1. Preventable failures – these you should punish, as it’s foreseeable and should have been stopped by appropriate training, he says.
  2. Complex failures –  these aren’t foreseeable and those making the mistake should learn from them.
  3. Intelligent failure – these are the kind of failures you want. It’s about taking smart risks, that will lead to interesting results regardless of success.

So rather than conducting ‘fail fast’ exercises, we should think about failing more intelligently

Another convention keynote speaker, Dom Price, a futurist at Atlassian, wrote about this concept in a blog post.“Can’t we do better than grease the wheels of the failure bandwagon?” he asks.

He thinks we shouldn’t celebrate failure – because it’s inherently uninspiring – but rather celebrate the wisdom won from failure.

“Some things go well, and you double down on them. Some things don’t, and you study why they didn’t and share those lessons with your peers and teammates,” he writes.

Price says we should reframe the celebration of failures. Workplaces should aim at an environment that encourages the testing of hypotheses, unpacking assumptions and consistency of feedback.

To do this, Price pulls three tips from the Atlassian playbook. Once the mistake/failure has been made:

  1. Write down all the lessons you can draw from it. Be honest (that’s important) and share them with your team.
  2. Conduct a “post-mortem” of the mistake. Price suggests using a health monitor approach to get a holistic understanding of the problem.
  3. Before taking on a new project run a “pre-mortem” to prepare for any potential issues that could arise.

We shouldn’t shy away from failing, but we should be conscious of how we’re talking about it in the workplace. If you’re encouraging a ‘fail fast’ attitude you might also be facilitating a culture of unacceptable risks. Failure isn’t wonderful, but its lessons can be. So be transparent about mistakes and encourage team wide dissection of the lessons, and pair conversations about failure with resilience. 

Now, go forth and fail, well.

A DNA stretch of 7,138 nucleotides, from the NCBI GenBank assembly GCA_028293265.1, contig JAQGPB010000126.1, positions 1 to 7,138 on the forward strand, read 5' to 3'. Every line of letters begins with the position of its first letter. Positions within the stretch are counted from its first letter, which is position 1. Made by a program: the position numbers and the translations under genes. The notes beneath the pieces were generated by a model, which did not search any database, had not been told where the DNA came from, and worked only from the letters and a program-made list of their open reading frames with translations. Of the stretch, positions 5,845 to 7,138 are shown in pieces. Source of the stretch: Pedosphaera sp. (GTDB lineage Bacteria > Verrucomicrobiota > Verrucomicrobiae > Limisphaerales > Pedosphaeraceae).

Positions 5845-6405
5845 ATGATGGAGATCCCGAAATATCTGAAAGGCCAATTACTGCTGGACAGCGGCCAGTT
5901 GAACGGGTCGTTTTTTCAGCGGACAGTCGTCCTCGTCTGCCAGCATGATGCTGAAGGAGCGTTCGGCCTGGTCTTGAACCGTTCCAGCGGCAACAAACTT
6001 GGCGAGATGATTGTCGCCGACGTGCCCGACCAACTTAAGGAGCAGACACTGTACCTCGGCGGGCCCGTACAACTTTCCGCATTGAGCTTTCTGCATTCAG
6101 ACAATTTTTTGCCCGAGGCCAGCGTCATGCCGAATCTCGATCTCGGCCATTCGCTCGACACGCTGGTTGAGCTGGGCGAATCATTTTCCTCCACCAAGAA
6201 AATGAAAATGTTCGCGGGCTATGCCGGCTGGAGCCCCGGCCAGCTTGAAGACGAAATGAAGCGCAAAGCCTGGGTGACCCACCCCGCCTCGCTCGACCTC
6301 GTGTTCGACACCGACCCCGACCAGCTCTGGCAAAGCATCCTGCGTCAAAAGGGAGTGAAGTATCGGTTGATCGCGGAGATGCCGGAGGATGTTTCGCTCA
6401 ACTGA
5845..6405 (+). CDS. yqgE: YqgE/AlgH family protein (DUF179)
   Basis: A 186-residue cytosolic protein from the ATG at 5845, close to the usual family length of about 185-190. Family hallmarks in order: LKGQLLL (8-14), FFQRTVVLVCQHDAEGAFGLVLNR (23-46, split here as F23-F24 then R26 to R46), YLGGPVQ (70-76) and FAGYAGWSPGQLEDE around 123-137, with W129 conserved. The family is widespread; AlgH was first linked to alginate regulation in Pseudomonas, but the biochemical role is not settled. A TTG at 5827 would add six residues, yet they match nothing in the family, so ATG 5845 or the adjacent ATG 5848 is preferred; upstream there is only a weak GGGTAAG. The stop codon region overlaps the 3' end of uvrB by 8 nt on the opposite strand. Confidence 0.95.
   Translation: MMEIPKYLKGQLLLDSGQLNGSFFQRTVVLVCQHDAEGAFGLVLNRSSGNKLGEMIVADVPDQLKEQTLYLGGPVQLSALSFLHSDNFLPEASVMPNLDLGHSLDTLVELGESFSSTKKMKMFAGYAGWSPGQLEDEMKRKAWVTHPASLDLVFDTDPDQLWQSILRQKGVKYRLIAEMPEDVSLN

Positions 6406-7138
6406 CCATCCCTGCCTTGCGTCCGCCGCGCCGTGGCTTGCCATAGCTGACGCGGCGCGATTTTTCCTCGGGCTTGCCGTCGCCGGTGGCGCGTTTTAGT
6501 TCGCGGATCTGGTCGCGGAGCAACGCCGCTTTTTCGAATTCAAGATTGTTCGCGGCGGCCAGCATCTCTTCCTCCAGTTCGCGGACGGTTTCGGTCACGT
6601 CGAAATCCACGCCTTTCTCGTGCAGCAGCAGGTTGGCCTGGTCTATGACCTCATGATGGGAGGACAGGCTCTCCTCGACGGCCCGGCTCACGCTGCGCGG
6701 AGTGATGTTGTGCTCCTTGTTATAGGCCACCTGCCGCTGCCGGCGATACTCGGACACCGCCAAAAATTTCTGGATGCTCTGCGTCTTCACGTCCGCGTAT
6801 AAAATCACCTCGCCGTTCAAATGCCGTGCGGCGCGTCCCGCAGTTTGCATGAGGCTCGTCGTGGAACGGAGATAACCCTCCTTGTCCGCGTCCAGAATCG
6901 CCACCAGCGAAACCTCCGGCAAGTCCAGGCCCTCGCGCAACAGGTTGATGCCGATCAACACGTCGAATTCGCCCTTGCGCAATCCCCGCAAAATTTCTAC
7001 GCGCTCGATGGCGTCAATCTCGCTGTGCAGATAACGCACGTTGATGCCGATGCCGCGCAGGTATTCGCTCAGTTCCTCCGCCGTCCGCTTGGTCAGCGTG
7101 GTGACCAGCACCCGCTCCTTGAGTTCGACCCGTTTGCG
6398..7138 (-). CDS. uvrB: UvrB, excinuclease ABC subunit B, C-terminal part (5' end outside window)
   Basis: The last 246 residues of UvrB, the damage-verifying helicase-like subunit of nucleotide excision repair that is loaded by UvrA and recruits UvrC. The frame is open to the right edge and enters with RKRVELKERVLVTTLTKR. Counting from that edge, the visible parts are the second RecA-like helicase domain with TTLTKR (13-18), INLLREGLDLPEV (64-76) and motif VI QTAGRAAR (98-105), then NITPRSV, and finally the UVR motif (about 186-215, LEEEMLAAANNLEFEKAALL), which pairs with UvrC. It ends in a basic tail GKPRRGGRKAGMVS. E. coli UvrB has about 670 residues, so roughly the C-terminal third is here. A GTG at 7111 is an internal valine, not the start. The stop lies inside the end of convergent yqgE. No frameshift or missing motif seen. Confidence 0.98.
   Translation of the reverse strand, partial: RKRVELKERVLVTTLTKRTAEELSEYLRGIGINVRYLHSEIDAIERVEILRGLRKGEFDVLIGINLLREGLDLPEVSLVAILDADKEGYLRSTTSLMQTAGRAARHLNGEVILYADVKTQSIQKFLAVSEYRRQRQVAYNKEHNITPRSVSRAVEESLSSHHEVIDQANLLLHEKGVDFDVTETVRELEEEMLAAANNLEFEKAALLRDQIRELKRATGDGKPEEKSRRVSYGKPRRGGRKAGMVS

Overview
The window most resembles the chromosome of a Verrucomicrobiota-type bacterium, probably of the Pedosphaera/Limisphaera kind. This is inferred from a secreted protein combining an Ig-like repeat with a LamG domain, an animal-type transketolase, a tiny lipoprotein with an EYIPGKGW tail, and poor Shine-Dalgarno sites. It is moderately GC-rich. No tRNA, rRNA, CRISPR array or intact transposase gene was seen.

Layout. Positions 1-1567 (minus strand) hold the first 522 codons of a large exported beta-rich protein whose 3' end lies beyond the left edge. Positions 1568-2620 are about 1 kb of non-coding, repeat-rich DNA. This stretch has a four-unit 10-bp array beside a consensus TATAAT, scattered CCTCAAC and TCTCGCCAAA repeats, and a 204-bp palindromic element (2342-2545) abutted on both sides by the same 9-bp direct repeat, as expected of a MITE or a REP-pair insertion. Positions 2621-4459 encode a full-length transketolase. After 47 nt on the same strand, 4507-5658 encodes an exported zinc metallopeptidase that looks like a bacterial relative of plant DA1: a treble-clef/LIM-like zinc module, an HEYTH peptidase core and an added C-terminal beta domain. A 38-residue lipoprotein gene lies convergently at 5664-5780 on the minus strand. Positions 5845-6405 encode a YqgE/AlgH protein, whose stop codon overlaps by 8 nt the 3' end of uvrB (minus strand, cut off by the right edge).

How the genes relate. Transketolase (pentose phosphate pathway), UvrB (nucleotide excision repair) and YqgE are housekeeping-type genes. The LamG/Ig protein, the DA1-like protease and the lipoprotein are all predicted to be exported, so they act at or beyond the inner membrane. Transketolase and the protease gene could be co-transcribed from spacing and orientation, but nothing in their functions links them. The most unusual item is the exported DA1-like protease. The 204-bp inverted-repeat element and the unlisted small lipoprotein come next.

Want to hear more insights from future thinkers? You can register your interest in AHRI’s 2020 National Convention and Exhibition now!


Leave a reply

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More on HRM

Are we talking about failure properly?


You’d never wish failure upon your colleagues but, according to new research, maybe you should.

Humans are hardwired to avoid failing. We hate the feeling of getting something wrong or making a mistake at work; it often feels personal when it’s not. 

Schools, universities and workplaces are all structured to punish failure and lionise success. 

But are there long term gains to be made from failing early in your career? And does the old adage ‘fail early, fail often’ actually hold water?

The long game

New research from Northwestern University’s Kellogg School of Management gives credence to the cliche that ‘what doesn’t kill you makes you stronger’. 

The researchers studied two groups of junior scientists who were “statistically indistinguishable”. Both groups applied for grants with the National Institutes of Health (NIH).One barely scraped through (the narrow win group) and the other just missed out on receiving a grant (the near-miss group).

Over the next ten years, they monitored the success of both groups’ research papers. While the people in both produced a similar amount of work, there was a difference in the amount of ‘hit’ papers (a paper defined as placing in the top 5 per cent of citations received in the same year and field).

Interestingly, the group that experienced setbacks early in their careers were more likely to produce a ‘hit’ paper down the line, at an average rate of 16.1 per cent for the near-miss group compared to 13.3 per cent for the narrow-win group. 

Co-author of the study, Dashun Wang, an associate professor of management and organisations at the Kellogg School of Management at Northwestern, was surprised by the results. He told the New York Times, “When we first saw these results, we were like, ‘Oh, that can’t be right, this is counter to everything I’ve learned.’ We just tested everything we could think of, but every time we tested, the results come back the same.”

After controlling for various factors and running through different experiments, such as analysing both groups’ performance in the second five year window only, they arrived at the conclusion that the near-miss group outperformed the narrow-win group by 21 per cent, and did so with less overall funding. 

While the researchers acknowledge that failures can hurt a career, they were able to show in their findings that it can also be a mark of success as early failure was likely to teach the scientists valuable lessons.